Flannery. She liked to drink Coca-Cola mixed with coffee. She gave her mother, Regina, a mule for Mother’s Day. She went to bed at 9 and said she was always glad to get there. After Kennedy’s assassination she said: “I am sad about the president. But I like the new one.” As a child she sewed outfits for her chickens and wanted to be a cartoonist.
Flannery O'Connor always struck me as a woman I would very much enjoy sitting with and having a drink. A complicated Catholic - but a devout Catholic still - her writings delve into the darker aspects of the human soul.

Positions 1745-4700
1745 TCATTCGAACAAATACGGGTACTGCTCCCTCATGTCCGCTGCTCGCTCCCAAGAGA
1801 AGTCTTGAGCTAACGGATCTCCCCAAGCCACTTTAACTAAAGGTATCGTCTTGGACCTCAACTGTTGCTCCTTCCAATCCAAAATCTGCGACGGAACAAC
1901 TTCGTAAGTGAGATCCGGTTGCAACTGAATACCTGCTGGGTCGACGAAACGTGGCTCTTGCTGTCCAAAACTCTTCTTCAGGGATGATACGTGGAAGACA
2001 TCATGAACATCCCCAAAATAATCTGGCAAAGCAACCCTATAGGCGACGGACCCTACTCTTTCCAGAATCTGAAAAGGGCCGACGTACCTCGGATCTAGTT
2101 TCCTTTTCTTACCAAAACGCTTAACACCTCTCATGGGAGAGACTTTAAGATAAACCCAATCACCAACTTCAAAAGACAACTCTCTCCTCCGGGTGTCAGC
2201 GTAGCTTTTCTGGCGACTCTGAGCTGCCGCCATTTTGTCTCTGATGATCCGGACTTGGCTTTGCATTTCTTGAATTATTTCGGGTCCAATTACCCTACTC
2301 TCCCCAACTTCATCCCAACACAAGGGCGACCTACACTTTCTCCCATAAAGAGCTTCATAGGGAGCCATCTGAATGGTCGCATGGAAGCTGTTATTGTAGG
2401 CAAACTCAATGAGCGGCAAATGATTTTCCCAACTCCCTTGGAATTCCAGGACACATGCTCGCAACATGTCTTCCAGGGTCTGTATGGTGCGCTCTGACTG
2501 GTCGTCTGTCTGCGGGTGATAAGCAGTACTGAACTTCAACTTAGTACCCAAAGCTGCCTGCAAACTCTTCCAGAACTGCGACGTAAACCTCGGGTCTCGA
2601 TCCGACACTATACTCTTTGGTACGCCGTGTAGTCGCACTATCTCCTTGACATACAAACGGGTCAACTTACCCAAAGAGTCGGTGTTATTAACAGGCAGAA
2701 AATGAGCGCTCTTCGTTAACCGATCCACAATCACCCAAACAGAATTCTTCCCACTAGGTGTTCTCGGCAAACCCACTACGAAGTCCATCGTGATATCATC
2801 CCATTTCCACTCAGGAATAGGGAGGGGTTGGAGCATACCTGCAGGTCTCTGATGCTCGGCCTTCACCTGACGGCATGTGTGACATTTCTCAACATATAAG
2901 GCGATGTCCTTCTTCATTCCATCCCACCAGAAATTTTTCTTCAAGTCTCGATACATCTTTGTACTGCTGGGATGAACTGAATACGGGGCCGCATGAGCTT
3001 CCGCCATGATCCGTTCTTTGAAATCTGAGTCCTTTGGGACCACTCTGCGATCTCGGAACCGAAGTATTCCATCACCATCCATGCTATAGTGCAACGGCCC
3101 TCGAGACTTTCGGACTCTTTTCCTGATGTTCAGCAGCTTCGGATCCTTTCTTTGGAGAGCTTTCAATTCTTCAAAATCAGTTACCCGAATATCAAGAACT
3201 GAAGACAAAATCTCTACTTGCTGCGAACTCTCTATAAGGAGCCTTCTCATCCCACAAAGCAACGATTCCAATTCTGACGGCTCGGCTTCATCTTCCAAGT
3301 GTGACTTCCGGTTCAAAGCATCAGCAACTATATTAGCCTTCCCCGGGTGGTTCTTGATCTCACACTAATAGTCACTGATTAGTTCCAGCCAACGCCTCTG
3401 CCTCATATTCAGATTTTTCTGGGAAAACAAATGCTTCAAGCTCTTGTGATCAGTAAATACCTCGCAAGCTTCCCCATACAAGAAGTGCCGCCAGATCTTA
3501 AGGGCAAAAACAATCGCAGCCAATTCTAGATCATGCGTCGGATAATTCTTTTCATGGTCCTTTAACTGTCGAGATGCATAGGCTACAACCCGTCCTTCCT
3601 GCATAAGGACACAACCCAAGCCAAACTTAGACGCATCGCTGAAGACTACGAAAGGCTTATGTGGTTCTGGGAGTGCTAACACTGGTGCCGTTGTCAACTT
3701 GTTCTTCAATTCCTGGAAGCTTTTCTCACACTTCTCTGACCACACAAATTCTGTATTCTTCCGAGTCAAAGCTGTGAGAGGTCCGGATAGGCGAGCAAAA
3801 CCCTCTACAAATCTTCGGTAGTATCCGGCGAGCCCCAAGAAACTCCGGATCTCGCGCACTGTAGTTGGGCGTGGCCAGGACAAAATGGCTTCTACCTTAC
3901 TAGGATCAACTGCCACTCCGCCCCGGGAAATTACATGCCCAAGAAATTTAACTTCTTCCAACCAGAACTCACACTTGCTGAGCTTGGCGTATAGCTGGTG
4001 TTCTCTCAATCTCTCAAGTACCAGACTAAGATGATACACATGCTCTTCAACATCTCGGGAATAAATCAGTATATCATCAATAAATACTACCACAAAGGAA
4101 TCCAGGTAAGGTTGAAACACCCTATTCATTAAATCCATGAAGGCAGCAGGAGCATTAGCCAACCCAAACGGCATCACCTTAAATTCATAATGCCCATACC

Although she was a devout Catholic, almost all of her characters, haunted, tested, and redeemed, are Protestant.In her avid reading, she found Protestant theologians superior to Catholic ones, though she was pleased to discover Teilhard de Chardin. She read a lot of theology because she believed it made her writing bolder. When she went to the Writers’ Workshop at the University of Iowa, she said, she “didn’t know a short story from an ad in the newspaper.” Yet she quickly became a star there and “scared the boys to death with her irony,” as a teacher put it.
I need to read this biography.